What is an EPC and why do we need them?
An Energy Performance Certificate (EPC) graph looks quite similar to energy labels provided on many household appliances.
The purpose of the certificate is to indicate the energy efficiency of a building. The Housing Act 2004 is the UKs legislation relating to EPCs and introduced the EPC to England and Wales in August 2007. This was initially as part of the Home Information Packs (HIPs) which were later abolished.
An EPC is required for all properties that are marketed for sale or to let across the whole of the UK although there are some exemptions, for example:
- Listed buildings
- Temporary buildings with a planned use time of 2 years or less
- Residential buildings that are intended to be used for less than 1/3 of the year
- Standalone buildings with a floor area of less than 50m²
- If the owner can demonstrate that the building is suitable for demolition or redevelopment.*
The above list is not exhaustive.
A rating of between A-G is provided on a certificate with A being the most efficient, meaning fuel bills for the building are likely to be lower.
An energy survey will look at the how the building has been constructed (its fabrication) and its services (heating, ventilation and lighting) and from this survey an asset rating is calculated which reflects the age and condition of the building. It also states what the related carbon dioxide emissions for the property are.
The intention of an EPC is to provide prospective buyers and tenants of a building with a guide to how efficient it will be and practical advice to increase the energy performance of the property. It enables buyers to compare the ratings of properties across the UK.
The EPC includes recommendations to help owners and occupiers to improve the efficiency of the property. The majority of these suggestions are cost effective solutions however in some cases more depth is provided and suggestions go on to outline more expensive ideas. However, there is no statutory requirement for buyers or tenants to carry out these recommendations.
It is common for period properties to have a low rating but often the current and potential rating is more for information only for buyers on what can be done, if anything. Buyers do not put much importance on rating if they want a period property and if the rating is important to them they will often prefer new homes.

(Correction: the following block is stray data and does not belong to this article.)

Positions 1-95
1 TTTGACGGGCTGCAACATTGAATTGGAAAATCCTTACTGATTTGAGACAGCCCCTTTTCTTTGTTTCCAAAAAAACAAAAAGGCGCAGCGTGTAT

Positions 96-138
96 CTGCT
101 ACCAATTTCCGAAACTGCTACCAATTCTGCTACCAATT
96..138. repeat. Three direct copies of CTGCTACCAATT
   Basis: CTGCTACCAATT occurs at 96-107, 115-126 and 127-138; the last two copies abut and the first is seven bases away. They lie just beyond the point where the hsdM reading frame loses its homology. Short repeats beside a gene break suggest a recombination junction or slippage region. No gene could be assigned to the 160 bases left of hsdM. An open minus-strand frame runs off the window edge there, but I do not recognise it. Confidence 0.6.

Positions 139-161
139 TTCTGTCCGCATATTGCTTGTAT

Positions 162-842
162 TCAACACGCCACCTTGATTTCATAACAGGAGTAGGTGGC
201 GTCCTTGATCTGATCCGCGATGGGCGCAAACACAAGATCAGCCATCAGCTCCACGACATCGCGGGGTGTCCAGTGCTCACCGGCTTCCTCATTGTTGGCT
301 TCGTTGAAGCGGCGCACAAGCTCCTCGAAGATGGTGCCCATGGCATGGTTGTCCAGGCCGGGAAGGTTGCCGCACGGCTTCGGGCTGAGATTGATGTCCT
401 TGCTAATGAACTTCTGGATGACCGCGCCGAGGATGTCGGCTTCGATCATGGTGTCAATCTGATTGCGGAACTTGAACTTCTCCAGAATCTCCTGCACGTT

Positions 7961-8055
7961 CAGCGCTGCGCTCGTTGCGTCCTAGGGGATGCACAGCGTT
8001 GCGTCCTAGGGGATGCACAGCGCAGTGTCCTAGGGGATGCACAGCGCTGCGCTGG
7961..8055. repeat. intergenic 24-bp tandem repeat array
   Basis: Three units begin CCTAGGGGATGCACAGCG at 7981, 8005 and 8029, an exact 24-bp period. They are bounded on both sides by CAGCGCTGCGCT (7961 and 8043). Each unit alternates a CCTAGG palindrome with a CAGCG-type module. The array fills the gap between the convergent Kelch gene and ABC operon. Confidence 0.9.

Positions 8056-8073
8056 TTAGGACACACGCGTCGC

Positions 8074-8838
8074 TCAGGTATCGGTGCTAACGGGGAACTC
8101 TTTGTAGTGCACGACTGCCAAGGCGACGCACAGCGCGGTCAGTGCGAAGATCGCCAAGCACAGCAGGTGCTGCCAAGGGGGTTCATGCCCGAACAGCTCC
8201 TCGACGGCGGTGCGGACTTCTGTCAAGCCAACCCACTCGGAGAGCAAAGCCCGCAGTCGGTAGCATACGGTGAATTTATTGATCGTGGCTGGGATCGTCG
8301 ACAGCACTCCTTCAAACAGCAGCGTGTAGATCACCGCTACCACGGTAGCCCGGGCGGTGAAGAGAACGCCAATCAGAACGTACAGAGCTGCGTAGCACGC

On the 1st April 2016 a new minimum standard for properties rented out in the private sector was introduced. From the 1st April 2018 there will be a requirement for new lets and renewal of properties rented out in the private sector to have a minimum energy efficiency rating of ‘E’ on an EPC. From 1st April 2020 the minimum standard of energy efficiency rating of ‘E’ on an EPC will apply to all existing tenancies therefore it will be unlawful to rent a property which breaches the requirement for a minimum ‘E’ rating, unless there is applicable exemption.
The Energy Performance Certificate is valid for 10 years providing no significant work has been carried out to the property. You can check whether there is an existing EPC for your property by visiting www.epcregister.com.
If you are thinking about selling or letting your property, George F. White are on hand to advise you with regard to Energy Performance Certificates. Please feel free to contact your local team with any questions you may have:
Gemma Miller – Alnwick, Northumberland – 01665 603581
Lindsay French – Wolsingham, County Durham – 01388 529579
Victoria Linsley – Barnard Castle, County Durham – 01833 690390
Sheryl Sowden – Bedale, North Yorkshire – 01677 425301
*Details available from an appropriately qualified agent.
Countryside Productivity Small Grant
Countryside Productivity Small Grant Deadline – Midday 3rd September 2019
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